Diana Primrose (floruit 1630) was the author of a eulogy to the deceased Queen Elizabeth published as A Chaine of Pearle, Or a Memoriall of the peerles Graces, and Heroick Vertues of Queene Elizabeth of Glorious Memory. Composed by the Noble Lady, Diana Primrose (London, 1630). It is thought that this piece was written not only as a tribute to the 45-year reign of Elizabeth but as a criticism of the sometimes hot-headed King James, as well as a social criticism. The Chaine itself is made up of ten "Pearles" or short poems detailing virtues found in Elizabeth; some of these Pearles however are not qualities directly attributed to Elizabeth and thus it is considered that they may present a criticism of the then current ruler.
Some have contended that the poet used an allegorical pseudonym, the concordance between the goddess Diana (referred to in the text) and the author Diana presents an interesting conflict. Upon closer observation, the author's name itself is a tribute to Elizabeth Tudor. Diana as stated above often used as a symbol of Elizabeth and her fame as the virgin queen, Primrose being the flower of England. Elizabeth was often referred to as the rose of England, and as head of state that would make her the PRIME ROSE of England. Thus the primrose became a symbol of her monarchy. The symbolic nature of the author's name calls into question its potentiality for being a nom de plume. It is possible that the author used this name to add further emphasis on the queen, and that the real author is in fact another female writer of some renown. The Primrose family however, was well established; there is, however, no record of a "Diana". In 1805 John Nichols identified Anne Clifford as the author, but while there is some circumstantial evidence, nothing definitive has come to light, considering a conflict with recorded publishing date (Nichols attributes the publication to 1603 rather than 1630) A Chaine of Pearle takes the first part of William Camden's Annals of Queen Elizabeth (1615) as its source, as well as Spenser's Faerie Queene and listing, as it does, the virtues of Elizabeth I—the "pearles" of the title—it is generally considered to have been a pointed criticism of James I. The entire piece is constructed as though it were a chain of pearls, each separate poem another pearl on the chain that reflects Elizabeth's own beauty of character as both a woman and a ruler, devoid of gender; the pearls representing qualities such as "Chastity", "Religion", "Prudence", and "Temperance" (Spenser). Primrose however also uses other qualities not attributed to Elizabeth such as "Patience" opening the possibility of criticisms of either Elizabeth's predecessors or more likely her successor James I (Primrose, A Chaine of Pearle).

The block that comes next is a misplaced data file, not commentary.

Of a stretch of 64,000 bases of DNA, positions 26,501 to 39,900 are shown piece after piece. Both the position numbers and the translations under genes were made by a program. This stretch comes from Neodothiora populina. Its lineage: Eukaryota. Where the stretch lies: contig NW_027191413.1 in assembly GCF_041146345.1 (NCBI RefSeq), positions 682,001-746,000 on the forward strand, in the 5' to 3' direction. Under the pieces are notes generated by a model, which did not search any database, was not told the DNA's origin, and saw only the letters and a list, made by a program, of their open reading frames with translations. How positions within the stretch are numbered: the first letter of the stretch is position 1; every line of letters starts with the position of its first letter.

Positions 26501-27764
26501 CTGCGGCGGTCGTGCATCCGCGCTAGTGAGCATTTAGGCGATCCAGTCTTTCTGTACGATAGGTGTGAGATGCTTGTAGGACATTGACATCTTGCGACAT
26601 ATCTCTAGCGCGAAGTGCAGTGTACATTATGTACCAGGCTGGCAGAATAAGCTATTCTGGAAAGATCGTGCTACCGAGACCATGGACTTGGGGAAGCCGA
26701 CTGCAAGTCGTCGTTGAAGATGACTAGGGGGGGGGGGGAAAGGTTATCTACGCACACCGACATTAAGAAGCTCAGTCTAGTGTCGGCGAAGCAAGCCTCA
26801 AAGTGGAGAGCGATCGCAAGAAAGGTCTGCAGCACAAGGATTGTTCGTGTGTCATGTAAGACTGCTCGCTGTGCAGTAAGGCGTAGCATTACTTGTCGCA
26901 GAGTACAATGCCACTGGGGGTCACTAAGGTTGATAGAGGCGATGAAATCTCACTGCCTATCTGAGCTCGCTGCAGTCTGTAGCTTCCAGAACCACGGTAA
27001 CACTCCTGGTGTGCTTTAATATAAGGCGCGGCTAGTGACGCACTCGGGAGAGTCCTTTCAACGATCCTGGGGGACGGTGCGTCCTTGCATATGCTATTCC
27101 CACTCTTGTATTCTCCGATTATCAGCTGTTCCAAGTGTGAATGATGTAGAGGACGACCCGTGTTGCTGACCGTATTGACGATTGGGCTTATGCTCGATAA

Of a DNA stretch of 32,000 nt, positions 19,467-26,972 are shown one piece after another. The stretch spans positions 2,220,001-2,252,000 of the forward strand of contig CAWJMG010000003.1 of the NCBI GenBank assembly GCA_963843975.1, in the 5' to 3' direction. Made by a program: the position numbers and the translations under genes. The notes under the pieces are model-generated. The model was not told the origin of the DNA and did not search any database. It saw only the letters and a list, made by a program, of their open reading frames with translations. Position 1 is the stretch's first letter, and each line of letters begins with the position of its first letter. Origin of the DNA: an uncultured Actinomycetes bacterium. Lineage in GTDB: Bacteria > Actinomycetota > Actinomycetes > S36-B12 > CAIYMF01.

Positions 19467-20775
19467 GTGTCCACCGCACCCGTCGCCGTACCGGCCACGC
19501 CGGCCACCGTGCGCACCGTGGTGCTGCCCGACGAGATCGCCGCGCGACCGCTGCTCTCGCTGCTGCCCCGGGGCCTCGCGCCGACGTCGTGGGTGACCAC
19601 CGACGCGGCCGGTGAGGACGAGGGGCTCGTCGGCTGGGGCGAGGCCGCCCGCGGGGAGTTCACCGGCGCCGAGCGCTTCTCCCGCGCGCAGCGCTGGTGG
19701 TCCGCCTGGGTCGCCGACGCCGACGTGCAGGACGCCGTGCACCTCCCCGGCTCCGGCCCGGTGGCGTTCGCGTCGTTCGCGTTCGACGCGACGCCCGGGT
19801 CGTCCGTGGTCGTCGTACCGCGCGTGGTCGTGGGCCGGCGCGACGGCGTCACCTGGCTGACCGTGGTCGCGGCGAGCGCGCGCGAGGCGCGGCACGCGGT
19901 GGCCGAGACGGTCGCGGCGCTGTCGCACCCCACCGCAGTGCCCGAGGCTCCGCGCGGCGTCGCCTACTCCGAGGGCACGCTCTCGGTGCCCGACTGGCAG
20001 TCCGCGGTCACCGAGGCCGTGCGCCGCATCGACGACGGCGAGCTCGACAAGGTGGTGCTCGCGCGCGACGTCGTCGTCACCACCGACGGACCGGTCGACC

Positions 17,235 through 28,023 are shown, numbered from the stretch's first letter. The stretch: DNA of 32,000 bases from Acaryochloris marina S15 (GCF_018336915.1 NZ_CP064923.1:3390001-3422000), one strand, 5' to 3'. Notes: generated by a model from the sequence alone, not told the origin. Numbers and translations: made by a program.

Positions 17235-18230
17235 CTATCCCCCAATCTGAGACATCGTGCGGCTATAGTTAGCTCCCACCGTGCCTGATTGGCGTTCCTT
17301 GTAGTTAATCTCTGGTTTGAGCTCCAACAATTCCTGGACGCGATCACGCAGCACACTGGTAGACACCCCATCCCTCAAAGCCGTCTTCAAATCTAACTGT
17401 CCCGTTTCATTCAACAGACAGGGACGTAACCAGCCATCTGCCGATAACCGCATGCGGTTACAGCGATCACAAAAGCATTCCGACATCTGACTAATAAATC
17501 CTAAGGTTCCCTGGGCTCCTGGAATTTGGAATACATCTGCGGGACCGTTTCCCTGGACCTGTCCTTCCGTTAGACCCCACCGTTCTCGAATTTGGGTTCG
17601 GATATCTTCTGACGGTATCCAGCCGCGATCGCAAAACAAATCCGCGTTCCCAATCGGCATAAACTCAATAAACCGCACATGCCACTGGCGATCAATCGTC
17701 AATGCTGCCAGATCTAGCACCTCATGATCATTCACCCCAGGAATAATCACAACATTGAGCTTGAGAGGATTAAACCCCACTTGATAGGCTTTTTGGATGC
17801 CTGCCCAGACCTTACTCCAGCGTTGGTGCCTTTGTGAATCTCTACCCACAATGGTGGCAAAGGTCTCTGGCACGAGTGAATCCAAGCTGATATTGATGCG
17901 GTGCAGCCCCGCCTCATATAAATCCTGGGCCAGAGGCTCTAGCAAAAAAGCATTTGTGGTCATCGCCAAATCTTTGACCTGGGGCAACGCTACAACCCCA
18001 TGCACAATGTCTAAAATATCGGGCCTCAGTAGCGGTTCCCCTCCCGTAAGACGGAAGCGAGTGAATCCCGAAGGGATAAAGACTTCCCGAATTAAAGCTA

- A Chaine of Pearle, Or a Memoriall of the peerles Graces, and Heroick Vertues of Queene Elizabeth of Glorious Memory. Composed by the Noble Lady, Diana Primrose | Dat Rosa mel apibus, qua sugit Aranea virus. London: Printed for Thomas Paine, and are to be sold by Philip Waterhouse at his shop at the signe of St. Paul's-head in Canning Street neare London-stone, 1630.
The following is a short edition regarding "The Induction" to "A Chaine of Pearl", including footnotes, and specific to the symbology of the piece.